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Need help converting unix text to windows text

I have been working on this for weeks.  Whatever my FTP client does to
translate the unix text file with each line ending in a LF character
back into a LF CR I need some code in Perl to this.

The task is, save data from an html form into a flatfile database.  I
have a Linux server. The program I have allows the user to search for a
text file (unix text) and download the file through their browser.  It
has to convert the little LF's to CRLF.  I have tried using some
people's suggestion on how to do this.  But it doesn't work yet.  Right
now it serves up the file because I have everything commented out! A
little messy, but the solution might be hiding in there! I just need to
know the right way to tweak it...

Any assistance is greatly appreciated.

Here's my code:

#!/usr/bin/perl
# This file is the one working
# This is called form the search page from option 1 in menu. You have
to login and search for a record.
# use a 1 to search for 1001.txt
use CGI ':standard';
use CGI::Carp qw(fatalsToBrowser);

my $file_location;
my $ID;
my @fileholder;

$subdirectory=param('subdirectory');
$ID = param('id');
$file_location = "../" . $subdirectory. "/" . $ID . "du.txt";
if ($ID eq '') {
print "Content-type: text/html\n\n";
print "You must specify a file to download.";
} else {
#open(FILE, "$file_location") || Error('open', 'file');
#binmode (FILE);   # will read file as is (binary) it need to send
images
#@data=<FILE>;
#close FILE;
#print "Content-type: text/html\n\n";
#print $file_location;
#print @data;
#exit;
open(DLFILE, "<$file_location") || Error('open', 'file');
binmode -f(DLFILE);
@fileholder = <DLFILE>;
close (DLFILE) || Error ('close', 'file');

#foreach $fileholder (@fileholder) {
#$fileholder =~ s|\012|\m\n|g;
#$fileholder =~ s|\012|$/|g;
#$fileholder = split(/\012/,$fileholder);
#}
#print "Content-type: text/html\n\n";
#foreach $fileholder (@fileholder) {
#print $fileholder;
#}
#exit;
open (LOG, ">>/home/mortga20/public_html/$subdirectory/log.txt") ||
Error('open', 'file');
print LOG "$ID\n";
close (LOG);

#print "Content-type:application/x-download\n"; #paste your type
#binmode STDOUT; # i not shure than need it
#print join(//, @data); # send client

print "Content-Type:application/x-download\n";
print "Content-Disposition:attachment;filename=$ID\n\n";
print @fileholder
}

sub Error {
      print "Content-type: text/html\n\n";
	print "The server can't $_[0] the $_[1]: $! \n";
	exit;
}

0
sking623 (1)
3/22/2005 7:35:54 AM
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Hello,

sking623@aol.com wrote:
> I have been working on this for weeks.  Whatever my FTP client does to
> translate the unix text file with each line ending in a LF character
> back into a LF CR I need some code in Perl to this.
> 
A simple substitute of CR (Unix) to CRLF (DOS) shall do this.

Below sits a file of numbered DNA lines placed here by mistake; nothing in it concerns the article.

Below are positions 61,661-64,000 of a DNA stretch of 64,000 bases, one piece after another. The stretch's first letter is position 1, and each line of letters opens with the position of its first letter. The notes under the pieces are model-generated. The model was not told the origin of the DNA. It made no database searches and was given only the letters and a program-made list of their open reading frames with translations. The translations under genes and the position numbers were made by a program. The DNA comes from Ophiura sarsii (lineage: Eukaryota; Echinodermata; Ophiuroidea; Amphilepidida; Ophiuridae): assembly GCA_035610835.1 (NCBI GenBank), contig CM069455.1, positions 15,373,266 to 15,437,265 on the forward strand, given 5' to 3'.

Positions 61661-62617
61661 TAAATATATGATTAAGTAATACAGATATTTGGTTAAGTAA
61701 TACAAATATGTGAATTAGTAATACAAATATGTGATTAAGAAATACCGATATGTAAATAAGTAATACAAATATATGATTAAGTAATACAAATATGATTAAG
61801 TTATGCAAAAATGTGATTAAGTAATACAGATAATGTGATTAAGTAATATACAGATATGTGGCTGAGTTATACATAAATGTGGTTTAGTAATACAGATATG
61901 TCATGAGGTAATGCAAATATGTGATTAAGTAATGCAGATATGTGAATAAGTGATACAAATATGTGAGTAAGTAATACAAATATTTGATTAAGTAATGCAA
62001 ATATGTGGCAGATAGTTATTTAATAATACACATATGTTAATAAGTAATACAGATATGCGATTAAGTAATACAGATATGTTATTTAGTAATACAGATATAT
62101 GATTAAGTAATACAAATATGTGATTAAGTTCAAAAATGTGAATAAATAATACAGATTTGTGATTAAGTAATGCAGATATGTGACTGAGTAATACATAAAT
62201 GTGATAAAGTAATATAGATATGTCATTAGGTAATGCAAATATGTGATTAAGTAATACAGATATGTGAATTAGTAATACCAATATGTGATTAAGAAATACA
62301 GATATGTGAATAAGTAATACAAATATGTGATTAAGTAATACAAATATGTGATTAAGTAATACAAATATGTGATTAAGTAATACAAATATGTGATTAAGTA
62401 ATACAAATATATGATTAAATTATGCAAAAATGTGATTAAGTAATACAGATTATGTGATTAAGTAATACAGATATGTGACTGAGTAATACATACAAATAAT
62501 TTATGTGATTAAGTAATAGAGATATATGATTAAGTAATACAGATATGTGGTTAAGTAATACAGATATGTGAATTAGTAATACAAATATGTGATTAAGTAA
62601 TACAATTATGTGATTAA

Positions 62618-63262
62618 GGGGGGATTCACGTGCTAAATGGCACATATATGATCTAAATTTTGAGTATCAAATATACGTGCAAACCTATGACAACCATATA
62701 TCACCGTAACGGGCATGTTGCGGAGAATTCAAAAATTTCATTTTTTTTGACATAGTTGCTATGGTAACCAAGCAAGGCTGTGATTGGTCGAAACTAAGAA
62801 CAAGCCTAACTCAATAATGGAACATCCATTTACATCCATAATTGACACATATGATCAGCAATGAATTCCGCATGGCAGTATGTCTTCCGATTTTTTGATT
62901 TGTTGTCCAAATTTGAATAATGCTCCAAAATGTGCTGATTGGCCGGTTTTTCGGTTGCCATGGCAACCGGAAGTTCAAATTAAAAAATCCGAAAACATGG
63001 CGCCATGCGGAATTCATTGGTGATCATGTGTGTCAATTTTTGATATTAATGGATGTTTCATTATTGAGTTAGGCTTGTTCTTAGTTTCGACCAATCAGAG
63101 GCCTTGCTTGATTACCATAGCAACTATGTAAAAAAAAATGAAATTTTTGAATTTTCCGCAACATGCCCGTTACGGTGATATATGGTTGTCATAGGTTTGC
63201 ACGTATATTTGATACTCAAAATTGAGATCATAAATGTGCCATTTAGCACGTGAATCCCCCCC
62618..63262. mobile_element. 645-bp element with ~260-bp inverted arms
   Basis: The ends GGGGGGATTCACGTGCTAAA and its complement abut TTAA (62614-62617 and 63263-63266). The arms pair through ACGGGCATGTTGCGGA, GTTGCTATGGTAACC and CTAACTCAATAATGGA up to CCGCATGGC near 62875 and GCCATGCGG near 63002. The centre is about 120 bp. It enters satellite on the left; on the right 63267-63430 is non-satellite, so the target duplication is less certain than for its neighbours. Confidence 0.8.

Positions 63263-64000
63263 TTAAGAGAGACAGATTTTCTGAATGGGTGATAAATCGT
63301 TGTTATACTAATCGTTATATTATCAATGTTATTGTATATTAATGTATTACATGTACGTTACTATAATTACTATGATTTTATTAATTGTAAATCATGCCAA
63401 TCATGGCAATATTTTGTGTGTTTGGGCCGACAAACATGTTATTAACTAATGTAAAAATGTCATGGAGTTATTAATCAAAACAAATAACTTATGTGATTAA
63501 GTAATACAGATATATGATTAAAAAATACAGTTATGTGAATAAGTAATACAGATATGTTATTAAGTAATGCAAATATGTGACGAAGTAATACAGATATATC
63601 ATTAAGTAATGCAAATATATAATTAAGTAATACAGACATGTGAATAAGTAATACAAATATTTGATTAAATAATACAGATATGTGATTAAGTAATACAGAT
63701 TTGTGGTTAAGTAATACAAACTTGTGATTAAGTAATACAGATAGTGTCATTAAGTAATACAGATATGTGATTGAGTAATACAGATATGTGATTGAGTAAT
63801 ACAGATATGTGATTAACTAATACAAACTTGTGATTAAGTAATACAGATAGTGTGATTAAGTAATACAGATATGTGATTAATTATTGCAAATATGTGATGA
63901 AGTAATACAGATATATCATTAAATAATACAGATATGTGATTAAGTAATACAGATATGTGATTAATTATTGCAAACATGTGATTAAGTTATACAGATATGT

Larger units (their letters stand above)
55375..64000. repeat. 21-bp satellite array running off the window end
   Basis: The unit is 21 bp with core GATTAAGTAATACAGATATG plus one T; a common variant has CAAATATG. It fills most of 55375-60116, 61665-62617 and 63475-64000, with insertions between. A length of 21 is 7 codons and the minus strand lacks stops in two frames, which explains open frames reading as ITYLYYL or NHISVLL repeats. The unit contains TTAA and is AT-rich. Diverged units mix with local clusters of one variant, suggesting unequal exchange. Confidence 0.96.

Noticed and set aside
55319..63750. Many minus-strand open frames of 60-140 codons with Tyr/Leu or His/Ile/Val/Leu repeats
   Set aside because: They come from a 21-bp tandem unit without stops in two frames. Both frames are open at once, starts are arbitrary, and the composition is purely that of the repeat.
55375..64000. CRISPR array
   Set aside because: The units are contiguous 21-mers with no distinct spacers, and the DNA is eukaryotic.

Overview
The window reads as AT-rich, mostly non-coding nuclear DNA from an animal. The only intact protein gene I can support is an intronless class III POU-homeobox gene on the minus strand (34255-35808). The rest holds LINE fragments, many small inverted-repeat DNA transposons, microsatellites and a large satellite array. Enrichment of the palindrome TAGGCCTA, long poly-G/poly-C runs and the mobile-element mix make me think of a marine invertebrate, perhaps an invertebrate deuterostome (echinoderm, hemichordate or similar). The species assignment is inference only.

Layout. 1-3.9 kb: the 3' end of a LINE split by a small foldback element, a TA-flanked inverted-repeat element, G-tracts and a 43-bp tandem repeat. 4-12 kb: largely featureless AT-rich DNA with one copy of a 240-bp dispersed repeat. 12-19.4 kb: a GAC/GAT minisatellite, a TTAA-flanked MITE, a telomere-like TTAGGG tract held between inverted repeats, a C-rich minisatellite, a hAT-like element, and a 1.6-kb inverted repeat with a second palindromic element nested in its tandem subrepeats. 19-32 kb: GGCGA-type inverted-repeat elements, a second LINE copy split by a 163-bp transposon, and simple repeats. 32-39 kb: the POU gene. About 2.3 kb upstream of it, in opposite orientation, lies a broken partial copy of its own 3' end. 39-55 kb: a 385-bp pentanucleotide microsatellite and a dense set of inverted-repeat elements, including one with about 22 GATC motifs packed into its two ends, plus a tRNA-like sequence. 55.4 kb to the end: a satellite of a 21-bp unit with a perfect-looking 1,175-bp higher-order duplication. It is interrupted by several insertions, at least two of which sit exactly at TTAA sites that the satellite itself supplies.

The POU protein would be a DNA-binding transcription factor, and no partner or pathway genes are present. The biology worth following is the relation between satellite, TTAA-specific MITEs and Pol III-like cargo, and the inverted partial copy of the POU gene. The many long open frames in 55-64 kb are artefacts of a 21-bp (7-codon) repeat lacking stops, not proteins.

Look at: http://www.cpan.org/authors/id/G/GO/GONZO/linebreaktool-0.2pre1.pl

(No, the script is not written by me)

regards,
Reinhard
0
Reinhard
3/22/2005 10:37:36 AM
sking623@aol.com <sking623@aol.com> wrote:

> Whatever my FTP client does to
> translate the unix text file with each line ending in a LF character
> back into a LF CR 


No, you need it back into CR-LF, the order matters.


> I need some code in Perl to this.


   s/\012/\015\012/;


> I have tried using some
> people's suggestion on how to do this.  But it doesn't work yet.  


Then you should followup to the article containing the non-working
suggestion so that we could help you fix it.


> #!/usr/bin/perl


You should ask for all the help you can get!

Especially before asking hundreds of people around the world to
look at it for you.

   use warnings;
   use strict;


> use CGI ':standard';


> $subdirectory=param('subdirectory');
> $ID = param('id');


Who will be filling out your web form?

Any-old-body on the Internet?

If so, you better have taint checking in your program before you
put it on a publicly available web server:

   perldoc perlsec


> $file_location = "../" . $subdirectory. "/" . $ID . "du.txt";


You should declare your variables in the smallest possible scope.

Variable interpolation _is_ concatenation, only easier to read:

   my $file_location = "../$subdirectory/${ID}du.txt";


> print "Content-type: text/html\n\n";


Here you tell the browser that you will be giving it HTML.


> print "You must specify a file to download.";


That doesn't look like HTML.

You shouldn't lie to the browser like that.


> open(DLFILE, "<$file_location") || Error('open', 'file');
> binmode -f(DLFILE);


It can't be *both* text and binary.

You must treat it as one or the other.

Which is it?



That isn't how you use binmode() anyway, have you read the docs for it?

   perldoc -f binmode


> @fileholder = <DLFILE>;

> #foreach $fileholder (@fileholder) {


Why do you need a "file holder" if you are going to process it
a line-at-a-time anyway?


> #$fileholder =~ s|\012|\m\n|g;


What character does the \m escape give you?

Why the "g" option when you only have a single line anyway?

Where did you get this "suggestion" from?


> #$fileholder =~ s|\012|$/|g;


If you are on a unixlike system, then that is a no-op.

What were you hoping that it would accomplish for you?


> open (LOG, ">>/home/mortga20/public_html/$subdirectory/log.txt") ||
> Error('open', 'file');
> print LOG "$ID\n";
> close (LOG);


You had better implement file-locking in your CGI program if
you don't want the log file to become corrupted.


> #print join(//, @data); # send client


That is a mighty strange looking 1st argument to join() ...


-- 
    Tad McClellan                          SGML consulting
    tadmc@augustmail.com                   Perl programming
    Fort Worth, Texas
0
Tad
3/22/2005 2:08:38 PM
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